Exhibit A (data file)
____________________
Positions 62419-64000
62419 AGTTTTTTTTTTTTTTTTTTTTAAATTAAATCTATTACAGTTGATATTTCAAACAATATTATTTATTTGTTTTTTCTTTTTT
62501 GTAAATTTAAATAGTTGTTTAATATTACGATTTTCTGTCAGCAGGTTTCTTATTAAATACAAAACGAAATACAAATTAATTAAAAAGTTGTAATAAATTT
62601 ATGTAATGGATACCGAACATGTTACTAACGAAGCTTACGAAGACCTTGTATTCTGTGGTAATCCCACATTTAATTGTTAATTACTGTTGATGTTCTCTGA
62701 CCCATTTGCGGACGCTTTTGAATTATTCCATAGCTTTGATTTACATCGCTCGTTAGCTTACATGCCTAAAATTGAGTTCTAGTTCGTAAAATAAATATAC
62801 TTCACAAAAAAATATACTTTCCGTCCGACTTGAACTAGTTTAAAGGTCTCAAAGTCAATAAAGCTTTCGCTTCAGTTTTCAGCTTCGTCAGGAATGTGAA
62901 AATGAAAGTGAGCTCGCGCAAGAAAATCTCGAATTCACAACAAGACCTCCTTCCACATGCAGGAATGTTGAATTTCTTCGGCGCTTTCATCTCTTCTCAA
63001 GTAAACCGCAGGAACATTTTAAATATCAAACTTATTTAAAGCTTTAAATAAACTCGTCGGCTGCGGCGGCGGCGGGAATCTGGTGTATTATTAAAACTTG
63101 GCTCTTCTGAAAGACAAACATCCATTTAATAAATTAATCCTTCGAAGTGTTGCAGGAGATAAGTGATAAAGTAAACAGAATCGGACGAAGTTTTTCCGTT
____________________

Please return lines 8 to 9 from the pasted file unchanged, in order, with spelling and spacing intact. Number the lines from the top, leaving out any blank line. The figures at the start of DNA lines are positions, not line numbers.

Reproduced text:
63001 GTAAACCGCAGGAACATTTTAAATATCAAACTTATTTAAAGCTTTAAATAAACTCGTCGGCTGCGGCGGCGGCGGGAATCTGGTGTATTATTAAAACTTG
63101 GCTCTTCTGAAAGACAAACATCCATTTAATAAATTAATCCTTCGAAGTGTTGCAGGAGATAAGTGATAAAGTAAACAGAATCGGACGAAGTTTTTCCGTT